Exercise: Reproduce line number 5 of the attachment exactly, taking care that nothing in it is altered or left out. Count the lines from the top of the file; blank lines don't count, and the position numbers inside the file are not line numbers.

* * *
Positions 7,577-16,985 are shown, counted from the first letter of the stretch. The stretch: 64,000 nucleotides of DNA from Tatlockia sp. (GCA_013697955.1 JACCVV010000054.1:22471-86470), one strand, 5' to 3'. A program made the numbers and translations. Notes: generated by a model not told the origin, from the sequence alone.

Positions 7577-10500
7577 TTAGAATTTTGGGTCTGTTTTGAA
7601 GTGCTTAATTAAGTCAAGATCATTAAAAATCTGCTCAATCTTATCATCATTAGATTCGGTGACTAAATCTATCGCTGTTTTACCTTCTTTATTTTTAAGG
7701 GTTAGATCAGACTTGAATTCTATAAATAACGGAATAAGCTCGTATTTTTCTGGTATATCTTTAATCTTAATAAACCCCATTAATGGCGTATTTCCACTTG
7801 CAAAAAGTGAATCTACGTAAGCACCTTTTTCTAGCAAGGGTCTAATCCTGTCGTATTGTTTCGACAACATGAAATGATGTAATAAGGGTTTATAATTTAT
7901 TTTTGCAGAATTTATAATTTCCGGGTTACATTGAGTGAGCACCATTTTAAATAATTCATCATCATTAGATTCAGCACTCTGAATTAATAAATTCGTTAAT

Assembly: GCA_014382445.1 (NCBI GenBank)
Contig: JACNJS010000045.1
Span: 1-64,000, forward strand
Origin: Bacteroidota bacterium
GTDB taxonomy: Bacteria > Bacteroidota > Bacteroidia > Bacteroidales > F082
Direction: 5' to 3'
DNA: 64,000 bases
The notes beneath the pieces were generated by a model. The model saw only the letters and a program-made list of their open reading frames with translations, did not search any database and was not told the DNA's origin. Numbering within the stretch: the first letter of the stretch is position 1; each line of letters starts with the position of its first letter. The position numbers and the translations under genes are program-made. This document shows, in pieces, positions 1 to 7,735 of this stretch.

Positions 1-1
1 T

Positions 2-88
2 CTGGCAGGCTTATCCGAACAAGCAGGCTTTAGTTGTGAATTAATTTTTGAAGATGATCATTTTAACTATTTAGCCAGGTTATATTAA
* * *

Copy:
7701 GTTAGATCAGACTTGAATTCTATAAATAACGGAATAAGCTCGTATTTTTCTGGTATATCTTTAATCTTAATAAACCCCATTAATGGCGTATTTCCACTTG